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United States Department of Agriculture

Agricultural Research Service

Research Project: SOIL MANAGEMENT SYSTEMS FOR DRYLAND AND IRRIGATED CROPPING SYSTEMS

Location: Agroecosystem Management Research

Title: Long-Term Soil Organic Carbon as Affected by Tillage and Cropping Systems

Authors
item Varvel, Gary
item Wilhelm, Wallace -

Submitted to: Soil Science Society of America Journal
Publication Type: Peer Reviewed Journal
Publication Acceptance Date: November 23, 2009
Publication Date: March 18, 2010
Repository URL: http://hdl.handle.net/10113/42536
Citation: Varvel, G.E., Wilhelm, W.W. 2010. Long-Term Soil Organic Carbon as Affected by Tillage and Cropping Systems. Soil Science Society of America Journal. 74:3 915-921. Available: http://soil.scijournals.org/cgi/content/abstract/74/3/915?etoc

Interpretive Summary: Corn and soybean production in conservation tillage systems has increased in recent years because they provide greater soil protection, water conservation, increased yields and profits, and because of their potential to reduce losses or sequester soil organic carbon. This long-term study, initiated in 1980, was conducted to evaluate the effects of three cropping systems [continuous corn (CC), continuous soybean (CSB), and soybean-corn (SB-C)] in six primary tillage systems (chisel, disk, plow, no-till, ridge-till, and subtill) under rainfed conditions in southeastern Nebraska on soil organic carbon (C). Soil samples were collected to a depth of 30-cm in depth increments in the fall of 1989 and 2004 after harvest. No significant differences in soil organic C concentrations were obtained between tillage treatments in any depth in a partial sampling of the study that was done in 1989. Tillage treatment and cropping system both significantly affected soil organic C concentrations and stocks at all depths in 2004, but they only significantly affected bulk densities at some depths and these differences were small. No-till treatments had the greatest soil organic C concentrations and stocks, with values in the other tillage treatments somewhat less. Similarly, soil organic C concentrations and stocks were greatest in CC and least in CSB with values for the SB-C cropping system intermediate in all tillage systems. Soil organic C levels were maintained or even increased in all tillage systems, but the greatest increases were obtained in systems with the least amount of soil disturbance.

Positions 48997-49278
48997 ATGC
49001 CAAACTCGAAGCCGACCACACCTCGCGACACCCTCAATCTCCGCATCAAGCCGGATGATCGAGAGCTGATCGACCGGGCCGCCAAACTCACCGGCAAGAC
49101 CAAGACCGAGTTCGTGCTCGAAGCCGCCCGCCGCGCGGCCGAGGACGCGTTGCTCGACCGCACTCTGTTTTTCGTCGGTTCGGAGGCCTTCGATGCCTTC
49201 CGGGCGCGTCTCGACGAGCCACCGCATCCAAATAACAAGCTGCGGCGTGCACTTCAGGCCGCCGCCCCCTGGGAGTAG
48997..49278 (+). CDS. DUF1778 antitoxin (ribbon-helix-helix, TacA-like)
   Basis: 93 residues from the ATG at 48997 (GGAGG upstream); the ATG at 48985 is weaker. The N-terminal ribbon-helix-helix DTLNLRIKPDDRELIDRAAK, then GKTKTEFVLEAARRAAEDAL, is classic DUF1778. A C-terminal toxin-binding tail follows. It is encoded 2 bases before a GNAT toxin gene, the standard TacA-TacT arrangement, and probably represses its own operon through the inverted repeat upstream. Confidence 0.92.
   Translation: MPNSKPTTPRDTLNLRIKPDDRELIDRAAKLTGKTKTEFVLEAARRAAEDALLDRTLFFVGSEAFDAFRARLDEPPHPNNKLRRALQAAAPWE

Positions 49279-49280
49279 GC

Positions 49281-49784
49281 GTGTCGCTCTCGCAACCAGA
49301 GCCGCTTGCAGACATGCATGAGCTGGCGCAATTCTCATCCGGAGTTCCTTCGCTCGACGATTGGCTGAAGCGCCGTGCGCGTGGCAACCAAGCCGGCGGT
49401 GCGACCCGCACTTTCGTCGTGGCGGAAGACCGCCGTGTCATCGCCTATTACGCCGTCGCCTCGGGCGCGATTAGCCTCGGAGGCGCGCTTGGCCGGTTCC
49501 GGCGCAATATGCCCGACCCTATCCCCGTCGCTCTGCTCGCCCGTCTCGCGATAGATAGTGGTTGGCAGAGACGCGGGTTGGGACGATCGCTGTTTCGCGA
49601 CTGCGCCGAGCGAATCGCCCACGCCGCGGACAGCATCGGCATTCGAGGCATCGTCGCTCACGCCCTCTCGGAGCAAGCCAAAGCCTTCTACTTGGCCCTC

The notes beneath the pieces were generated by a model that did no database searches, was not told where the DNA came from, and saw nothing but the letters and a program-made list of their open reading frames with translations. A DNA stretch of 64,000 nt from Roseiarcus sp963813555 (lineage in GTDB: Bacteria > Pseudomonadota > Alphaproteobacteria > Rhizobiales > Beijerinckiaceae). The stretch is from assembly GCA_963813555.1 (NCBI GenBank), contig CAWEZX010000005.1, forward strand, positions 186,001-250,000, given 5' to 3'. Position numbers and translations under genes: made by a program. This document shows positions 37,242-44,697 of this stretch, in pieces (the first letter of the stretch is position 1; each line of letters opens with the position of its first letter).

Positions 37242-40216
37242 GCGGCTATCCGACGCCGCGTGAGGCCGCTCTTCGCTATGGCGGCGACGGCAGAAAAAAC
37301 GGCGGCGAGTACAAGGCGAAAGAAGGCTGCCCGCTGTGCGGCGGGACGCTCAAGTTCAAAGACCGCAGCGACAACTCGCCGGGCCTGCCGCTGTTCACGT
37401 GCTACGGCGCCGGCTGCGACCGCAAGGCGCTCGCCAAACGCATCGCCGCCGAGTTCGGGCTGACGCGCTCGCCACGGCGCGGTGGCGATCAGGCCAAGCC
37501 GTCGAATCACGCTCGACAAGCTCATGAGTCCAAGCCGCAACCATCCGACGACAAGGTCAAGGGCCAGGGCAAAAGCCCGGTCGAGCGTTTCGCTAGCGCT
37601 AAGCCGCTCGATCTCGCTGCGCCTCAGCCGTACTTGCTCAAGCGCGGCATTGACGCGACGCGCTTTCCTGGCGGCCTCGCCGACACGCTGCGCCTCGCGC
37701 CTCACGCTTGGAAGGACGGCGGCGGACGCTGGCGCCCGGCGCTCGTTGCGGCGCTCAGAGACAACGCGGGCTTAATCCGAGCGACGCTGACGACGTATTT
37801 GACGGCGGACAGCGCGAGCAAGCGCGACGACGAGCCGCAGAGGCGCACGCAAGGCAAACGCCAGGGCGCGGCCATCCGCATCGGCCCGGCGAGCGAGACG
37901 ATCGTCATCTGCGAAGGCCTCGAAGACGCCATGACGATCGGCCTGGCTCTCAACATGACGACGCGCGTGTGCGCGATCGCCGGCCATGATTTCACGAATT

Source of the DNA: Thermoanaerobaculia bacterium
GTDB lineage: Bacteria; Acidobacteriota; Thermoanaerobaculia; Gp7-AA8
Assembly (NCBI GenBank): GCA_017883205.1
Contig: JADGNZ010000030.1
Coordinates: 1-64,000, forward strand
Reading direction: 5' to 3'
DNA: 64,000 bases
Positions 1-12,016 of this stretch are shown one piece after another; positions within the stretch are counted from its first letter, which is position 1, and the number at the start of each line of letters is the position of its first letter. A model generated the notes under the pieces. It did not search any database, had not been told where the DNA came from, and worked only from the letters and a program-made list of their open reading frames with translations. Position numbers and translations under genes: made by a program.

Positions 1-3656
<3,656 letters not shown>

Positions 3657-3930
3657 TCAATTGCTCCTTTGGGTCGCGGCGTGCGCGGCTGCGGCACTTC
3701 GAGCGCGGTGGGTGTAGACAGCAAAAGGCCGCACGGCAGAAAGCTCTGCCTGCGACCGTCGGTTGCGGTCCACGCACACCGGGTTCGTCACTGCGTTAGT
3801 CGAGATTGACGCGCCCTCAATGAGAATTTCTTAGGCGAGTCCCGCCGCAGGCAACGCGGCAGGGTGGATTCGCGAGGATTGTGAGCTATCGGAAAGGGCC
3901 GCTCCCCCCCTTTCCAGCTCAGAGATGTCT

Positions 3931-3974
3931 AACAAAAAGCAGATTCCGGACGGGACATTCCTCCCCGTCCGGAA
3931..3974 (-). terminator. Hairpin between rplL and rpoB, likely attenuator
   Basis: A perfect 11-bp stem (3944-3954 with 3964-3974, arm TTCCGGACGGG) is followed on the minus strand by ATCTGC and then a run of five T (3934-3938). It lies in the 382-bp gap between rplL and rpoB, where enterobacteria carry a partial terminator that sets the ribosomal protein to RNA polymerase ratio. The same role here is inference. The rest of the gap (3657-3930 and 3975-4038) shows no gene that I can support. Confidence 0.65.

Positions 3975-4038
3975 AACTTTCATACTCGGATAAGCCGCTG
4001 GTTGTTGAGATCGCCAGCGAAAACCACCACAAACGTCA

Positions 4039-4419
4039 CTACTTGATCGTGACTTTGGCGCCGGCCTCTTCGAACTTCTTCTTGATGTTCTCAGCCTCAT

Technical Abstract: Use of conservation tillage systems for corn (Zea mays L.) and soybean [Glycine max (L.) Merr.] production has increased in recent years because of several factors including greater soil protection, water conservation, increased yield, increased profit, and their potential to reduce losses or sequester soil organic carbon (SOC). This study was conducted to evaluate the effects of three cropping systems [continuous corn (CC), continuous soybean (CSB), and soybean-corn (SB-C)] in six primary tillage systems (chisel, disk, plow, no-till, ridge-till, and sub-till) under rainfed conditions in southeastern Nebraska on SOC. Soil samples were collected to a depth of 30-cm in depth increments of 0 to 7.5-, 7.5 to 15-, and 15 to 30-cm in the fall of 1989 and 2004 after harvest and analyzed for SOC. No significant differences in SOC concentrations were obtained between tillage treatments in any depth in a partial sampling of the study that was done in 1989. Tillage treatment and cropping system both significantly affected SOC concentrations and stocks at all depths in 2004, but they only significantly affected bulk densities at some depths and these differences were small. No-till treatments had the greatest SOC concentrations and stocks with values in the other tillage treatments somewhat less. Similarly, SOC concentrations and stocks were greatest in CC and least in CSB with values for the SB-C cropping system intermediate in all tillage systems. Soil organic C levels were maintained or even increased in all tillage systems, but the greatest increases were obtained in systems with the least amount of soil disturbance. [GRACEnet Publication]

Last Modified: 9/2/2014
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